Cryptos Aren’t Securities: XRP And The SEC Vs. Ripple Lawsuit


On Friday, the Blockchain Association filed an amicus curiae brief in the SEC v. Ripple. The Association’s lawyers joined other friends of court petitioners like John Deaton in arguing that “intermediate buyers” of cryptocurrency coins and tokens are not necessarily investing in securities. or involved in an investment contract.

…even if the initial issuance of a token qualified as an investment contract…the SEC appears to believe that token remains a “security” through subsequent subsequent transactions, no matter what rights the initial purchaser retained for itself same… why? the downstream user buys that token… or how that token is used.


Interestingly, these petitioners are not arguing against the SEC’s allegations that Ripple initially sold XRP (USD-XRP) as an unregistered value. Rather, they argue that there is an obvious limit to the application of current securities regulations to digital assets and a limit to using the hello Test in coins and tokens because, by their nature, they do not fit easily into the now outdated regulatory regime instituted in 1946.

The Blockchain Association explained the specific problem in a simple but unorthodox way in the following summary excerpt:

… SEC Chairman Gary Gensler has recently stated that the “vast majority” of tokens are, not werebut are – values.

AMICUS CURIAE BRIEF [emphasis is original] (link above)

The report made a series of points that make this contrast between “were” and “are”. And the article below discusses some of the ideas included and how the Court’s decision can support XRP and the broader crypto sector through regulatory clarity. A finding that XRP is not currently a security would likely have broad positive ramifications on the current crypto legislation process, general institutional adoption, and the pricing of similarly situated large-cap altcoins.

Tokens work beyond being investment contracts

Many holders seek to profit from the appreciation of their currencies and rely on the efforts of those who issue the currency to increase these profits. But now there is substantial, significant and fast-growing evidence that cryptocurrencies work far beyond a simple means of speculation. Examples of some uses are compiled below and appear as cited in the Blockchain Association amicus brief.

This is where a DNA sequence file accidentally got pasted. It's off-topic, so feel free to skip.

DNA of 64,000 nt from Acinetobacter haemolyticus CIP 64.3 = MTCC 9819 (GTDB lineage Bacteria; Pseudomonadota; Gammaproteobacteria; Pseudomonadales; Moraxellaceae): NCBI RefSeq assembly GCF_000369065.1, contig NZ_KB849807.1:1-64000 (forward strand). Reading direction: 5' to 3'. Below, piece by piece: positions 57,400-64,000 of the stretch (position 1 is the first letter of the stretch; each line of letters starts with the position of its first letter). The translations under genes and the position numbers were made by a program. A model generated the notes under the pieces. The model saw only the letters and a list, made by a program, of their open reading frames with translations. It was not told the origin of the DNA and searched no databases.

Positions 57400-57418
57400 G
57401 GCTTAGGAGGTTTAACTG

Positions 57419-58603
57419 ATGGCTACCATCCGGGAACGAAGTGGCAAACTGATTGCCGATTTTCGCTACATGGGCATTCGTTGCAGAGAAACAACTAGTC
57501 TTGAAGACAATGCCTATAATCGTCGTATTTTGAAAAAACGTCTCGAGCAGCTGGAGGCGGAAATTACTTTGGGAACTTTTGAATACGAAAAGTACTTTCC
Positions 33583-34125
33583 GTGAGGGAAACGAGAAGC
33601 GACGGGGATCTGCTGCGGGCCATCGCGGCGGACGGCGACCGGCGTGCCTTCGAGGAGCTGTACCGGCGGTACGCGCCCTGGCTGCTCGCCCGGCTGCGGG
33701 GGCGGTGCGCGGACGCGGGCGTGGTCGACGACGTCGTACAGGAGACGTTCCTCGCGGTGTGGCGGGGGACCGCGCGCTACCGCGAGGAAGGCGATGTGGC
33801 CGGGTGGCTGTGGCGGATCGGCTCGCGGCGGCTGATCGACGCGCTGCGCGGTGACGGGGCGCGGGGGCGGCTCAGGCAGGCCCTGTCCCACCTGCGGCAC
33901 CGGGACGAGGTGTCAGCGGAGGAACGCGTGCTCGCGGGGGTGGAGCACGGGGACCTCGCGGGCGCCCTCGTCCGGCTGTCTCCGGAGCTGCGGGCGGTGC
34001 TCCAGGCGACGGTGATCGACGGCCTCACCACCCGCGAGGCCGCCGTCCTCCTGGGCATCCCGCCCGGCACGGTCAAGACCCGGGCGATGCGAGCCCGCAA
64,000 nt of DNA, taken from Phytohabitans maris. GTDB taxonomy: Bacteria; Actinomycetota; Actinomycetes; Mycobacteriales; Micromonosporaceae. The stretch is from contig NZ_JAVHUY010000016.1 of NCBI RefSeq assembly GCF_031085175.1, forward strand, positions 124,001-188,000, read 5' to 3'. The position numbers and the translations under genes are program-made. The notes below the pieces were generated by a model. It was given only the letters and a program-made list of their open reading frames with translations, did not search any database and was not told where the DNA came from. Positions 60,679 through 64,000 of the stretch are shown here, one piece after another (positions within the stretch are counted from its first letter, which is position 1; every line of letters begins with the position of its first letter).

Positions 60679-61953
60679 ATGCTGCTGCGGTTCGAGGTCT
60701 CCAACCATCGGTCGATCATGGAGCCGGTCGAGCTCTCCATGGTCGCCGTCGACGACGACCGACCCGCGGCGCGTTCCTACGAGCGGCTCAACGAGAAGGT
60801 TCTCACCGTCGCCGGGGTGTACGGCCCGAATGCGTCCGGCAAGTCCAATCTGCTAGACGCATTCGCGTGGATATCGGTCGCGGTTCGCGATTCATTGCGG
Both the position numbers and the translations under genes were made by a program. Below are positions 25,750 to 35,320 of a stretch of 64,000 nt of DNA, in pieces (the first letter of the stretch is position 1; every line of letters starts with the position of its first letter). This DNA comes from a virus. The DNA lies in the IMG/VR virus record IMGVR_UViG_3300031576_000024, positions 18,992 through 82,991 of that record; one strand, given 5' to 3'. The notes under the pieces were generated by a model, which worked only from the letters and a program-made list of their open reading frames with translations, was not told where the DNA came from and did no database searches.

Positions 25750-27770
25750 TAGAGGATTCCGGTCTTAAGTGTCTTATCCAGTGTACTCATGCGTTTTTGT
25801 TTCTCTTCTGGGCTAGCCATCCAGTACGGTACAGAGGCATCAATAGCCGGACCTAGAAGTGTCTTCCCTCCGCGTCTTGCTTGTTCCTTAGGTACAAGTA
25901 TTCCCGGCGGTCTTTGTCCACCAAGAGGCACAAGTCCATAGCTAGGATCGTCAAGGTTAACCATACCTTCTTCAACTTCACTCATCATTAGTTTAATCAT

• Some people use tokens as a currency or payment method.
  • Some tokens are used in a particular implementation on a blockchain-based infrastructure.
  • Some tokens allow users to participate in community governance…
  • Other tokens allow users to collectively own some asset such as a domain name.
  • Some tokens represent digital realizations of art, music, video, or other media, and may convey intellectual property rights…

In fact and in practice, continuing to treat digital assets as securities each time they are transferred would affect their ability to function in the ways listed above. Due to this fact, the summary of the Blockchain Association suggested the following:

The Association respectfully submits that even if this Court holds that the original issue of XRP was a security, the Court should refrain from ruling that secondary sales are investment contracts, or that XRP itself is, today, a security.


hello test problems

In the case of SEC vs. Howeythe Supreme Court established that “an investment contract, for the purposes of the Securities Act, means a contract, transaction or plan whereby a person invests his money in a common enterprise and is induced to expect profit solely from the efforts of the promoter or a third party.”

However, beyond the first blush, this hello the proof becomes somewhat problematic when applied to cryptos:

1. With crypto projects, there is often no investment of money to receive starting tokens. For example, projects attract participants to their platform through token giveaways for using the system or tokens are partially distributed for free or for charity.

The Supreme Court’s language in Howey must be taken literally: an investment contract requires an actual investment of tangible consideration. Intangibles cannot be enough, because such concepts could include literally anything.


2. As discussed in the first section, many token holders do not expect profit and use or consume more and more of their coins or tokens. And the brief quotes and comments on United Housing Foundation v. Forman from 1975:

In contrast, when a buyer is motivated by a desire to use or consume the purchased item… the securities laws do not apply… [Forman]

Accordingly, even if the Tribunal finds that some participants bought XRP with the expectation of profit, the Association respectfully requests that the Tribunal be careful not to conclude that, of necessity, all buyers in the XRP market had some expectation of profit. .